Holiday gatherings have led to some of the most humungous meltdowns we’ve experienced with my youngest son Jake, who is diagnosed on the severe end of the autism spectrum. I can’t say I haven’t joined him a time or two either! Once the tears have cleared and the peace restored, reflection really helps for creating better plans for future events. Here are ten of the top tips we’ve found beneficial:
1. Customize the Tradition
It is better to customize the tradition to your current family members and their specific needs vs. trying to adjust your child to the tradition. For instance, our son is not forced to stay in the room while everyone opens presents–-the tearing of paper, cheering and hugging is all too much for him. He peeks in if he wants, and is encouraged to open his presents later at his own pace as he is able.
Participation at family gatherings or parties doesn’t have to be all or none. Skip what doesn’t work for your child. Come late or leave early.
3. Speak Up Ahead of Time
An email or phone call specifying what would make things easier might be very helpful. Just don’t expect people to be as motivated as you to make the adjustments. Explain as clearly as you can and express your appreciation for everyone’s help. If they don’t follow through, see tip #4.
4. Have an Escape Route Plan
Or at least a plan B. We have had to drive separately at times so that one of us could leave with our son if things weren’t working out. Other times a relaxing drive or retreat to a back bedroom with the door closed to share some books while the child has a healthy snack can restore calmness amongst the chaos.
5. Bring Your Own
6. Turn Taking for Adults
If possible, take turns with kid duty. Pick the family members who have the best rapport with your child and request them to take over supervising for a specified time period so you can have time socializing with other family members. If no one fits the bill, this may be something to work on changing outside of holiday events. I’ve heard some families bring an aide or sitter to help with their special child.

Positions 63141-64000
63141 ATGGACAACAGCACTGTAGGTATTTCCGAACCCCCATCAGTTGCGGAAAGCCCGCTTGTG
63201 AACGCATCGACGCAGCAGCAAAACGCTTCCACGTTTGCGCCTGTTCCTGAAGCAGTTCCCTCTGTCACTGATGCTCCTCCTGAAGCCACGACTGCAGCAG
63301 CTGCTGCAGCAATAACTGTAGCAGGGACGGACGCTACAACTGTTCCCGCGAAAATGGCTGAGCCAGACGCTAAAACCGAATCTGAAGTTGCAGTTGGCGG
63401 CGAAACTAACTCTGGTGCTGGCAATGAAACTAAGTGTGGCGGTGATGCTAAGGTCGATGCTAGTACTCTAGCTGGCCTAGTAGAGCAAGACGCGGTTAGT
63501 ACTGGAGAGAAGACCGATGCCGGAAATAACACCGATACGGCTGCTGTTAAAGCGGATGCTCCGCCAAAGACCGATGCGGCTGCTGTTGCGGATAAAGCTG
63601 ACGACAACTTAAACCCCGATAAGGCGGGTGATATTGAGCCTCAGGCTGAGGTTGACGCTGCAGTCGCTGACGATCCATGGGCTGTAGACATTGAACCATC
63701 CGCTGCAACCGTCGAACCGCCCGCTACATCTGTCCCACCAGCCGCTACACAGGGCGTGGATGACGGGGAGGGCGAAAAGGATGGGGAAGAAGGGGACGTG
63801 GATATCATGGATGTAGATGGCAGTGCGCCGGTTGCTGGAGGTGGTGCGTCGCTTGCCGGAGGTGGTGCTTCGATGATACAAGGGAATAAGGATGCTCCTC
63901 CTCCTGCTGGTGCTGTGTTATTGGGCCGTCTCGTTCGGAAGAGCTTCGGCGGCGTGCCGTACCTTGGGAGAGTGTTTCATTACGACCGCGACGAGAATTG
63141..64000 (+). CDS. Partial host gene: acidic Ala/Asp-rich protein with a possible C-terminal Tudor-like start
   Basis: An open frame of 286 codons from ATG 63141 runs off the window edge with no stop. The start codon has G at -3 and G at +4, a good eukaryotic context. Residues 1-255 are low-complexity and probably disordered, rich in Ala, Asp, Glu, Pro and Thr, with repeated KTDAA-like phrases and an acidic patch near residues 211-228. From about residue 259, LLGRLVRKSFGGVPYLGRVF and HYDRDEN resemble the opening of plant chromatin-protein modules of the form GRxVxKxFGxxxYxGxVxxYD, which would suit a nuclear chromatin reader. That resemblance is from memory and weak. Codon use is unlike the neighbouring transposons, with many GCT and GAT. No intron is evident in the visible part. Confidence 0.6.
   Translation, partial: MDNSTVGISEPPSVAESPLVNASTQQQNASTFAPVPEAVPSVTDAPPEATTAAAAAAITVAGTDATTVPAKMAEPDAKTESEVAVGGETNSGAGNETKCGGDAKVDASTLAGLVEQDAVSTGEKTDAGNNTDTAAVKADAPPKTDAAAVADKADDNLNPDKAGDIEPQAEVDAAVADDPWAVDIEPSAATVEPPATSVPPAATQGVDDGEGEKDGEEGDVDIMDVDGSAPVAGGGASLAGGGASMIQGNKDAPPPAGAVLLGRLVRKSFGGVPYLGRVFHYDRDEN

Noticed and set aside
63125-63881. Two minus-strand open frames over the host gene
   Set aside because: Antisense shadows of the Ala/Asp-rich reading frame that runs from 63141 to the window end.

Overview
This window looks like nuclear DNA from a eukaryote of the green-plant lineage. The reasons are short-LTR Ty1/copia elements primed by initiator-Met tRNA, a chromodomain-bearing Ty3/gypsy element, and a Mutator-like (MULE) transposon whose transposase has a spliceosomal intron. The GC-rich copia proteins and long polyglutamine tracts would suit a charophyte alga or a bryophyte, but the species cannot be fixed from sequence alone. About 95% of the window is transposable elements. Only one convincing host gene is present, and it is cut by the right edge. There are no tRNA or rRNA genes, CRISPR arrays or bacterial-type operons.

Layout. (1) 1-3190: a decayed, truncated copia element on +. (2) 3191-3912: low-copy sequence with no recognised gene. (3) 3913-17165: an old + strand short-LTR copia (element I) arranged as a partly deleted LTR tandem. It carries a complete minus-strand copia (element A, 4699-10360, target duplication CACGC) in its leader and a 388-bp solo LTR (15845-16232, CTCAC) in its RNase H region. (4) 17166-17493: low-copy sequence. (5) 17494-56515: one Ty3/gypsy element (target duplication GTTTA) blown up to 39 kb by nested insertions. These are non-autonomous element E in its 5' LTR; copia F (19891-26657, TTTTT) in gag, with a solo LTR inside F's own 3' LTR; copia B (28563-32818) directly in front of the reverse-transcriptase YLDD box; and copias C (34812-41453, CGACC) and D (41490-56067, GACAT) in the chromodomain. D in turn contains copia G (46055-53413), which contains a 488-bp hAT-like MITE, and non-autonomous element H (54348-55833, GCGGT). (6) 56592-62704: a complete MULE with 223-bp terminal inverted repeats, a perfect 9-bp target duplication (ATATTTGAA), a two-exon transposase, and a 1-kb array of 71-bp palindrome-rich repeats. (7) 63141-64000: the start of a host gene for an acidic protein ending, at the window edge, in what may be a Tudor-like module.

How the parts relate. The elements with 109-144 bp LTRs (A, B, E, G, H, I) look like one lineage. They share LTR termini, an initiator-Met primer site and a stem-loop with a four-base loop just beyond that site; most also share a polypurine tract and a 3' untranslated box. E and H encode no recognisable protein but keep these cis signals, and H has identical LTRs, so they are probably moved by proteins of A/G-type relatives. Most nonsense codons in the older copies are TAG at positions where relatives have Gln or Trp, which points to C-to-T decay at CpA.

7. Enjoy Time with Your Child
Notice what they notice, join in their enjoyment. Give them plenty of positive attention. Watch for the warning signs of stress overload.
8. Ever Important Routine
Keep conscious of how often your child is eating, what they are eating, and how off he/she is from the typical daily schedule. It is easy to get distracted and lose track of their routine care needs, and the child may not be able to let you know until it is too late. Prioritize meltdown prevention before partying, so that the party need not be over early and abruptly.
9. Prepare for Transitions
All too often things have gone beautifully but then all falls apart on the ride home. Social stories sometimes help, using visuals lets the child know what to expect. Motivation, such as a special treat to eat on the way home or a favorite toy, book, or song he/she gets to have in the car can help. Letting my son take home something from Grandma’s house, for example, helps him feels like all the fun isn’t over yet. I secretly return the item after he has forgotten about it days later.
10. Avoid Blaming
If things do go awry, try to avoid blaming. You and your child are doing the best you can. Your family members are doing the best they can with what they know. Be your own advocate as well as your child’s. Speak up with love but firmness. Instead of pointing fingers, work to create solutions. Your child’s challenges offer the gift of creativity and through faith and God’s help you can receive the opportunity to create new ways that will work. There’s no need to doubt yourself, you were chosen to care for this child and you are the best person for the job. Believe it!
Throughout the entire season as well as year round, please prioritize love, peace, and joy. These things can be found whether your holiday gatherings are quiet or crazy. If your situation is like mine, it will probably be a mixture of both!